Wednesday, June 29, 2011
Why not tie the upper income and corporate tax rates to the percentage of unemployment?
Setting up the corporate tax rates so that they become lower as the unemployment rate decreases and they become higher as the unemployment rate increases should provide a strong feedback mechanism that will self-motivate the business community to extremely rapidly create jobs -> at the same time it will allow them to increase profits, and it will increase the taxable income and taxable trade at both the state and federal level.
It would reestablish the concept that we are all parts of a whole and that we all have a responsibility and an interest in the success of the country.
Rather than conceptually backing high income people into a corner where they will fight for their right to profit - it would give them a way out (bring others up to a fair level of prosperity and then you can profit more).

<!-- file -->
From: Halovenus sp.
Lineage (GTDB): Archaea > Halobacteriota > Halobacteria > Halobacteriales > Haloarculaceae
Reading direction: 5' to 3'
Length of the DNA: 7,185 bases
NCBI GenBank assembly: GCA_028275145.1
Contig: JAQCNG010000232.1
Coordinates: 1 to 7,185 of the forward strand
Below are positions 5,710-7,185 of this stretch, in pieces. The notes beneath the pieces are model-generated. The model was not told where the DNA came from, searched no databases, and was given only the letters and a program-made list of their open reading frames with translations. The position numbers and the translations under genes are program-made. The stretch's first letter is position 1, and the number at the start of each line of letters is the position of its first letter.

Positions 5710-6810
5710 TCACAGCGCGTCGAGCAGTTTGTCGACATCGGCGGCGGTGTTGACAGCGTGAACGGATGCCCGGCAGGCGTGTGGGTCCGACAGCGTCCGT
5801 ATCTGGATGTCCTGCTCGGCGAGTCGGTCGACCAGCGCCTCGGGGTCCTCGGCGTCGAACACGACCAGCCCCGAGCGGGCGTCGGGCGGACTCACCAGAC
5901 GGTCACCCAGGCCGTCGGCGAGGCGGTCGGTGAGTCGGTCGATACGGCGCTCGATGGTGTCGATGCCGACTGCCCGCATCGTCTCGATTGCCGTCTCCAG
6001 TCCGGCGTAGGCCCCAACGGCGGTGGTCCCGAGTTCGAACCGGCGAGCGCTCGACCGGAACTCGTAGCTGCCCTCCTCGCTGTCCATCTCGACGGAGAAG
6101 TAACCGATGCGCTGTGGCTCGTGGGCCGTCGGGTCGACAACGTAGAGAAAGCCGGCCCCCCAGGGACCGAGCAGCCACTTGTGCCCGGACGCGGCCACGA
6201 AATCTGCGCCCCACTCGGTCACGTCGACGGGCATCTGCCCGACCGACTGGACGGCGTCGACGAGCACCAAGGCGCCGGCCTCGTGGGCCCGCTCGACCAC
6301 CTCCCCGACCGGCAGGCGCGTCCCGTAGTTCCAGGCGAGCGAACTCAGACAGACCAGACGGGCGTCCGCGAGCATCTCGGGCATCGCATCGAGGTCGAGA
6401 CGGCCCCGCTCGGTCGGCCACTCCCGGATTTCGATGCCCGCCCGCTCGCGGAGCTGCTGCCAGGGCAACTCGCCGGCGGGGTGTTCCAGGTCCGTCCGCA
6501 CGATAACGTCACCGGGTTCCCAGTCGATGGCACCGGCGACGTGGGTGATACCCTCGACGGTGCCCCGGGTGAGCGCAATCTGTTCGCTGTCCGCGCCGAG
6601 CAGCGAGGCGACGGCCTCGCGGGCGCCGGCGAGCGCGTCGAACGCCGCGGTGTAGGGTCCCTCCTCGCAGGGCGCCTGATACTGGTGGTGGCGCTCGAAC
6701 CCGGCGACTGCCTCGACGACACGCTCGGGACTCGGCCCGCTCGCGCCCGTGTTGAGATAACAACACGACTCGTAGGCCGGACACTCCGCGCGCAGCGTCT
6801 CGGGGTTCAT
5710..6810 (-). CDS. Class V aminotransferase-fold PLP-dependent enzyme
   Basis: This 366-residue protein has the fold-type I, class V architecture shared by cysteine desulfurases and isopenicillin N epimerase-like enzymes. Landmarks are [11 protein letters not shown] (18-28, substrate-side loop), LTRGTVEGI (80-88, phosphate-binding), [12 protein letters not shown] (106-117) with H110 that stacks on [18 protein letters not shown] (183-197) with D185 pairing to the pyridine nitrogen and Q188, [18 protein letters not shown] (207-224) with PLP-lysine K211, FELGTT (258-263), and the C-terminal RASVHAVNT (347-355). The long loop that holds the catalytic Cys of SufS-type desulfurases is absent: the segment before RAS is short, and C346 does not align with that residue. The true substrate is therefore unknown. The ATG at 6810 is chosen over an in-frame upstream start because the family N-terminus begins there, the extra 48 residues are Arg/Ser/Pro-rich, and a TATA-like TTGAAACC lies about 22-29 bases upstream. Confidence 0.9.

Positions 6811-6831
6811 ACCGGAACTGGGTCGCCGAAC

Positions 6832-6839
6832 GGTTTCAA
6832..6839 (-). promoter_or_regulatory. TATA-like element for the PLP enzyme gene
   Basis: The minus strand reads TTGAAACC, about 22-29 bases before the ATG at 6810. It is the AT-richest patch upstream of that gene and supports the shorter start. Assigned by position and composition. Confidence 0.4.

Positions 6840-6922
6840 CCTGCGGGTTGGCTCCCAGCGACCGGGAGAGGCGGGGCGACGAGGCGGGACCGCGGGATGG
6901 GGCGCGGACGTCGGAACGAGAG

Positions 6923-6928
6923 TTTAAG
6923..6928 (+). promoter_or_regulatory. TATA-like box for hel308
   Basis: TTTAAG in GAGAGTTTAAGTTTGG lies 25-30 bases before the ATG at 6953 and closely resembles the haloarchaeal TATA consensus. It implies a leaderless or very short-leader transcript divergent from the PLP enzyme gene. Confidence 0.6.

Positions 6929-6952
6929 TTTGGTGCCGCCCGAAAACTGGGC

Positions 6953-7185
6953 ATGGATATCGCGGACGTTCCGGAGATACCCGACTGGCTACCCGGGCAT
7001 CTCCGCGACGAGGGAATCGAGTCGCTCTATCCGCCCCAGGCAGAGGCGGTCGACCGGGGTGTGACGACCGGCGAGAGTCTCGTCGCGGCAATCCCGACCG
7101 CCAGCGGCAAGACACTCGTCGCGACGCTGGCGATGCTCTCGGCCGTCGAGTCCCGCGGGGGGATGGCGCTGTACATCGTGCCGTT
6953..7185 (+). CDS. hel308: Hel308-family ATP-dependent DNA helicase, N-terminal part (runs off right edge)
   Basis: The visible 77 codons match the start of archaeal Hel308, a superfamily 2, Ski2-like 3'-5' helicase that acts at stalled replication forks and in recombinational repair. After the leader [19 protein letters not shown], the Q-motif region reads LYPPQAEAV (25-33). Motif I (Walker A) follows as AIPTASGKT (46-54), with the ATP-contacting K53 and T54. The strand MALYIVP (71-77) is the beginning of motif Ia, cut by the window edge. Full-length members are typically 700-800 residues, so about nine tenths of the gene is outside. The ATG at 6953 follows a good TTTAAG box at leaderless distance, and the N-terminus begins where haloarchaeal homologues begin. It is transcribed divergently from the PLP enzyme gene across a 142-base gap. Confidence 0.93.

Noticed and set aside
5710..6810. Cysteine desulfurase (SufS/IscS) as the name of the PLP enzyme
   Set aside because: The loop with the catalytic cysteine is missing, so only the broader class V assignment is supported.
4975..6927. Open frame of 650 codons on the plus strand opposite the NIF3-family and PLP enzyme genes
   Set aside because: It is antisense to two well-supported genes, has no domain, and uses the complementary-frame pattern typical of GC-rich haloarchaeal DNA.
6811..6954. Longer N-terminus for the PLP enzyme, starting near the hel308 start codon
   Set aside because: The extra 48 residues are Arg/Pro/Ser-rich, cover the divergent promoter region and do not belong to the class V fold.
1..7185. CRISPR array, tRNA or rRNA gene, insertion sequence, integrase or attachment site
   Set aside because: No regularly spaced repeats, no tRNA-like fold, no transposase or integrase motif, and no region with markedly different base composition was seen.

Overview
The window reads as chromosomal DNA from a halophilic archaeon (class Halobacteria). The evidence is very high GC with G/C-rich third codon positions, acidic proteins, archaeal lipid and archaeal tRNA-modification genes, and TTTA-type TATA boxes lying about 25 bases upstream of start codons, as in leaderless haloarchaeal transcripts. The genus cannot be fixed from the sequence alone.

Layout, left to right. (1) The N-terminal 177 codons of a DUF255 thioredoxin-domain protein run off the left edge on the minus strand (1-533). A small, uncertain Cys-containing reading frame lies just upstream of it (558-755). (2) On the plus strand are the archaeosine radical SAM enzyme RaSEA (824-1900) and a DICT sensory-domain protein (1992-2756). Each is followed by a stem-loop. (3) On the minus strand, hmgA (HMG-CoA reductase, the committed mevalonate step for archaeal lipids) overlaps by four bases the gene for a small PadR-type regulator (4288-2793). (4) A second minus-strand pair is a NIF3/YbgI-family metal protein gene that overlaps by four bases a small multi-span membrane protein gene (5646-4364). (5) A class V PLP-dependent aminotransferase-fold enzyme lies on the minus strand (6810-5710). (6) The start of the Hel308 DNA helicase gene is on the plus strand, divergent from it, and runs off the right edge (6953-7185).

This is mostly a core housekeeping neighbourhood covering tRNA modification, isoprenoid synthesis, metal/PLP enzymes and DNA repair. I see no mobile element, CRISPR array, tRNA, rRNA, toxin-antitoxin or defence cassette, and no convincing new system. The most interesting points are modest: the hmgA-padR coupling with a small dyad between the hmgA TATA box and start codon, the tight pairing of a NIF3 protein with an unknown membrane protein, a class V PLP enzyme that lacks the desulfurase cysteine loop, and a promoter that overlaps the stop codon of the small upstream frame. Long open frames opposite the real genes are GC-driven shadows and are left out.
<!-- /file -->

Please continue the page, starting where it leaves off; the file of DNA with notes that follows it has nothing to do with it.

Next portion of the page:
It would calm the potential class division (income division) social stresses from both the lower income/unemployed and the upper income people/business perspectives.
It should directly and indirectly cause massive reinvestment in this county of sufficient capital to rapidly create jobs - which should feedback to the local economies and therefore increase the stability of not just the taxable income but also the taxable trade (so both the federal and state tax bases should increase).
It ought to be more successful than the old "look for the union label" campaign in directing the flow of money back into the United States (without the international trade social problems).
It ought to provide a common framework for the more rational members of both political parties because it gives them each something that would positively benefit all of their constituents (rather than having to chose one group to benefit and one to suffer).
By moving the guiding framework from the decisions of the government to the self interest of the business there should be a long term motivation for all businesses to hire as many people as possible.